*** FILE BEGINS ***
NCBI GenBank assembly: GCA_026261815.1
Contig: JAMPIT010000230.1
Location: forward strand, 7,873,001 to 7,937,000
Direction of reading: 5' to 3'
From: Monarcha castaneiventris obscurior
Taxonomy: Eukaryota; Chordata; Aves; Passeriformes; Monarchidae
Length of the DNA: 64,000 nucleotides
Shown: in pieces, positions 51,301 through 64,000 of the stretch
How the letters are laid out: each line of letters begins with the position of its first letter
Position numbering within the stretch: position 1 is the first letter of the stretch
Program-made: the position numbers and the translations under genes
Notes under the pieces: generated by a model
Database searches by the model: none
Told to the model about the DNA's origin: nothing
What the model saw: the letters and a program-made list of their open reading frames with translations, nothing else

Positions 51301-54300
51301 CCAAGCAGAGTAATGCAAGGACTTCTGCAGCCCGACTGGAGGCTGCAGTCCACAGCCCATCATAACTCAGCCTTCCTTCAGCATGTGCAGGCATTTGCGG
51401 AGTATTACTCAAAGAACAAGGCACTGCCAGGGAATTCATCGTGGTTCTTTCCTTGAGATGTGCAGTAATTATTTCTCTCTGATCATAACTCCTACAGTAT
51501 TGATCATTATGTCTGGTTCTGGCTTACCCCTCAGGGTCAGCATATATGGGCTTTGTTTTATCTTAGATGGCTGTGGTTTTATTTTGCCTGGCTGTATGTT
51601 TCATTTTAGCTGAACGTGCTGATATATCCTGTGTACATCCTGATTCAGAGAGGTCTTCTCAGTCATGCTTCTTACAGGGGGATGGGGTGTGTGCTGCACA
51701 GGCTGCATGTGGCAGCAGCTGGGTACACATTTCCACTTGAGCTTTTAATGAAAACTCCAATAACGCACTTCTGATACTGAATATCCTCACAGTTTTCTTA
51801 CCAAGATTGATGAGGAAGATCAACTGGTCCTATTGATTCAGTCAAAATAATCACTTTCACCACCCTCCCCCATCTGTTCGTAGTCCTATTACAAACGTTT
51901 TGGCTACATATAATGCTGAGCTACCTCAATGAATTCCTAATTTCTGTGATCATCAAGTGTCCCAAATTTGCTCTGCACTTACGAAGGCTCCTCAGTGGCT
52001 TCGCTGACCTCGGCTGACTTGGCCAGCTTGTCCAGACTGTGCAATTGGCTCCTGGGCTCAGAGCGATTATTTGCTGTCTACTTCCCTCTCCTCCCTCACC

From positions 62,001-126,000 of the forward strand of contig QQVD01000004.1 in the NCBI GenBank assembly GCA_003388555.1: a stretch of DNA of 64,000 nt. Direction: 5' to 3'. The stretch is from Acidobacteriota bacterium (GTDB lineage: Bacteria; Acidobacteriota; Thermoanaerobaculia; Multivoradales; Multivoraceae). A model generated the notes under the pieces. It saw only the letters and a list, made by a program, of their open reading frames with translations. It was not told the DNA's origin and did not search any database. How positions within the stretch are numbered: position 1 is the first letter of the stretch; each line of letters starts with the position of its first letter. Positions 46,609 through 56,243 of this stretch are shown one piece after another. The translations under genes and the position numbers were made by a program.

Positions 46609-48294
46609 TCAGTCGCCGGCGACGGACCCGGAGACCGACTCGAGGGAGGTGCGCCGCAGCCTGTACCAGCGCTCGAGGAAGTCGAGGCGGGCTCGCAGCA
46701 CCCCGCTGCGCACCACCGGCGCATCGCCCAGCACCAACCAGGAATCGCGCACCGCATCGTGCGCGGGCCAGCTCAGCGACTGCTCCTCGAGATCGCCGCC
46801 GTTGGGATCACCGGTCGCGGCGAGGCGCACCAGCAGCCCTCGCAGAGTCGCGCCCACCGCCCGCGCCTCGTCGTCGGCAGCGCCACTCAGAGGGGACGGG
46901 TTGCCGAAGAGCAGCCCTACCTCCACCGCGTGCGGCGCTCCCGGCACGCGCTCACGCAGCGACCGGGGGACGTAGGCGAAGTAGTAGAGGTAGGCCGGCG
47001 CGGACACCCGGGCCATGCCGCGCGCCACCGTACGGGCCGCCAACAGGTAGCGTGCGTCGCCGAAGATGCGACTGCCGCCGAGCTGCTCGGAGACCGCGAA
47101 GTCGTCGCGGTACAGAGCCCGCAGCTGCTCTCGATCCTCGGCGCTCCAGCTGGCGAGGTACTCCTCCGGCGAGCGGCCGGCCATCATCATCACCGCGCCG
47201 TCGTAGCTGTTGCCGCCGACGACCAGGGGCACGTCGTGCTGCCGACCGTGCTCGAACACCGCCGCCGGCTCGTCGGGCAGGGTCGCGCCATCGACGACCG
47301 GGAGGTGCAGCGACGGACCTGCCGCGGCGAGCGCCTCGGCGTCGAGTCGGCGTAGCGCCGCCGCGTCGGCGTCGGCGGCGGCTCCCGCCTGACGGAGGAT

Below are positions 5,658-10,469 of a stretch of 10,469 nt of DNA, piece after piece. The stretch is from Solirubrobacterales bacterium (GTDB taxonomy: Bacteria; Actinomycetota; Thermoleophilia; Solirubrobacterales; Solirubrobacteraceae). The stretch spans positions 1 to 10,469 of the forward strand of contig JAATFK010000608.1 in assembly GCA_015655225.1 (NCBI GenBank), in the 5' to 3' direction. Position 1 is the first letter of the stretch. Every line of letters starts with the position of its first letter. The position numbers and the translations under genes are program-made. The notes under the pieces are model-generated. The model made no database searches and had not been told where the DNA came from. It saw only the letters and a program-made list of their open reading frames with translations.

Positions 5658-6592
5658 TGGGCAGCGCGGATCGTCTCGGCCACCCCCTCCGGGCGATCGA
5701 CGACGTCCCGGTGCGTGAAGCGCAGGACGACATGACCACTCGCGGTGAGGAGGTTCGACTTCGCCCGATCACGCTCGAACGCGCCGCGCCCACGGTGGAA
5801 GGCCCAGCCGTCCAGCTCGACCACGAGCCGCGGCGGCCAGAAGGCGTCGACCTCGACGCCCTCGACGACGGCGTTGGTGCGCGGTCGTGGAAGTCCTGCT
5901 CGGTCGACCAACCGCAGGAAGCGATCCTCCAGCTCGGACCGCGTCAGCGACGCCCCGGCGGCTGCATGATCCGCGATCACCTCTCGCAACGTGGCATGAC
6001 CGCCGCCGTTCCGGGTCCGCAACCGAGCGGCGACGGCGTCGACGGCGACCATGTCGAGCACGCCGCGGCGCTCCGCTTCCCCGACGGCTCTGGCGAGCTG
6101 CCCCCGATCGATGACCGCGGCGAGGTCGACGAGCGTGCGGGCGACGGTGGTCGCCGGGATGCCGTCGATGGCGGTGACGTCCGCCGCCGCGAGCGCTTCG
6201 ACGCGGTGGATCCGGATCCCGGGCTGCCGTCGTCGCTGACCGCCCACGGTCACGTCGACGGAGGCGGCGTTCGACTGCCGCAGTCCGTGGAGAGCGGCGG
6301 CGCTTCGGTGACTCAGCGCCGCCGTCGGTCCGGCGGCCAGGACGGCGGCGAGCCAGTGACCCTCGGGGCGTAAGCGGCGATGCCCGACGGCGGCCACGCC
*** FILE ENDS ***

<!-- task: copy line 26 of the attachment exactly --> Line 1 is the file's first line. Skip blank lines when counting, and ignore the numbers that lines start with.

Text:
Positions 46609-48294